A successful marriage is one of the most wonderful things you can share with another person.
Throughout my career, I’ve emphasized the importance of creating intimate connections with others. The same holds true with your marriage.
Because of this, I have developed 3 keys to my successful marriage that can also help YOU create more fulfilling and authentic relationships with your spouse, family members, or anyone in your life. In turn, you will see that achieving happiness in this sphere of your life will bring you success in all other areas.
The Greatest Source of Joy in My Life
My relationship with my wife, Inga, is the greatest source of joy in my life. I adore her for how much she understands me and what I am about in life:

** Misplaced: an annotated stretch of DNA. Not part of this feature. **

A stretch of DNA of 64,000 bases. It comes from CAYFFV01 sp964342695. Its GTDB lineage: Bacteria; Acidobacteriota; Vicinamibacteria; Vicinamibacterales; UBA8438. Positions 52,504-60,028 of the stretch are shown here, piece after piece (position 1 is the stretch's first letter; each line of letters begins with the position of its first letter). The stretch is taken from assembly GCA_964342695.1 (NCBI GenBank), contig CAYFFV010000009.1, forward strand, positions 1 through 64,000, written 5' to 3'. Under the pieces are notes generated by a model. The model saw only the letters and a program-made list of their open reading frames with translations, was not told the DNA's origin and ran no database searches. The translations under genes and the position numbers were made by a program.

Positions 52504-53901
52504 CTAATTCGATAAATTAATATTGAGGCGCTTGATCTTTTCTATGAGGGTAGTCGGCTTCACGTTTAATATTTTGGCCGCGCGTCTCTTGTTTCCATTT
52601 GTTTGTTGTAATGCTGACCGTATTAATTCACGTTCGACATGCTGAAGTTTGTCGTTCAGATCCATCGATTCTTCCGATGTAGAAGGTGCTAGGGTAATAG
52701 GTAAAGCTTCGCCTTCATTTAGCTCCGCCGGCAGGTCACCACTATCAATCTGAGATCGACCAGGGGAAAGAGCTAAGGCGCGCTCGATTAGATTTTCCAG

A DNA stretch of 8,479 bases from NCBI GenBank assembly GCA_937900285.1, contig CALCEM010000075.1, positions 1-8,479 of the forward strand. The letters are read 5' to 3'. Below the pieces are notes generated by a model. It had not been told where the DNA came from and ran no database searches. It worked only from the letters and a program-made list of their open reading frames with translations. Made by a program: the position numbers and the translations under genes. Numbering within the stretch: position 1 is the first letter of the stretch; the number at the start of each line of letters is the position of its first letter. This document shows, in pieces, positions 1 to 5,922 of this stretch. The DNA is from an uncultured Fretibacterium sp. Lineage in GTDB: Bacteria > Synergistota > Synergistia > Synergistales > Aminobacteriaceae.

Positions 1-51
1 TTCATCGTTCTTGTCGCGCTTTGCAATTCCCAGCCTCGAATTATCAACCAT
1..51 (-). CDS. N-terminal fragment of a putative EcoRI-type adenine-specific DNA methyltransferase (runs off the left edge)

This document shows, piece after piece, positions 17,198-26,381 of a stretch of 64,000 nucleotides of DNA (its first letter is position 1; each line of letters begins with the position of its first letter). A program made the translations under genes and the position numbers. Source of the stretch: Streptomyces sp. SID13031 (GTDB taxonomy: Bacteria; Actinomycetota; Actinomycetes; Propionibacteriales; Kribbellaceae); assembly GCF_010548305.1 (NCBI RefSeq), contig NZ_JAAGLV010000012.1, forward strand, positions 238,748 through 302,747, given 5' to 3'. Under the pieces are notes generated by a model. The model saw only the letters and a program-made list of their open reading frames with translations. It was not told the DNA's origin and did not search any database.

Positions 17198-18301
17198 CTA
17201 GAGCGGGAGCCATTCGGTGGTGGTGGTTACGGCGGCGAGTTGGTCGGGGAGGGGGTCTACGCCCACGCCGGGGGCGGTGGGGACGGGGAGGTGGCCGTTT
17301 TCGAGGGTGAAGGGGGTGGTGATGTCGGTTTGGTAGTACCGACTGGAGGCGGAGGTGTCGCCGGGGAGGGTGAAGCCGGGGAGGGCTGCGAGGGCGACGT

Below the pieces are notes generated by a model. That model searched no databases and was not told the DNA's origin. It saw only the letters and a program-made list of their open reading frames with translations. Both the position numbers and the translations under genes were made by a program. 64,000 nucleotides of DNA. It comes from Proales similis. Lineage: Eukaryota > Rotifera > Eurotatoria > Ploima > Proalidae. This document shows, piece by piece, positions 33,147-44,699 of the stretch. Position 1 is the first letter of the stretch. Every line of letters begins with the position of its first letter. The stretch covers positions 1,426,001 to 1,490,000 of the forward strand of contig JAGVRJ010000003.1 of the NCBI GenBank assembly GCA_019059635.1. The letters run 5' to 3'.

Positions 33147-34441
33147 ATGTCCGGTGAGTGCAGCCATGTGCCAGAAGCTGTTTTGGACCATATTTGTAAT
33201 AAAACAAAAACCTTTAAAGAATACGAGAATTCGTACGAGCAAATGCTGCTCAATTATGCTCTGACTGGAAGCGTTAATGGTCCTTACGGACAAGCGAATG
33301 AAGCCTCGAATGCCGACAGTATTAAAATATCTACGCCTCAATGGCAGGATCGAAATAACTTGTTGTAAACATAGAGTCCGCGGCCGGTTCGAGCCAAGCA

My purpose, my mission, and my priorities.
Additionally, for her unceasing love, support, humor, and encouragement.
My 3 Keys To Maintaining a Successful Marriage
Partners often drift apart because they never develop the deep sense of connection required to overcome the stumbling blocks that happen in every relationship.
They share a bed…but not a life.
They sit next to each other… but never share their deepest thoughts and feelings with each other. Then one day they wake up to a stranger sleeping beside them.
Good relationships are key to getting what you want from life. But what most people don’t understand is creating and maintaining a successful marriage or relationship takes commitment, time and energy.
Key #1: Express Your Authentic Self
So the first key to stronger, happier, and more fulfilling relationships is committing to being and expressing your authentic self.
And that’s a lot easier said than done.
The truth is that most people put on masks and different personas depending on the people they are with and the situations they find themselves in. They become chameleons in order to be accepted, liked or loved.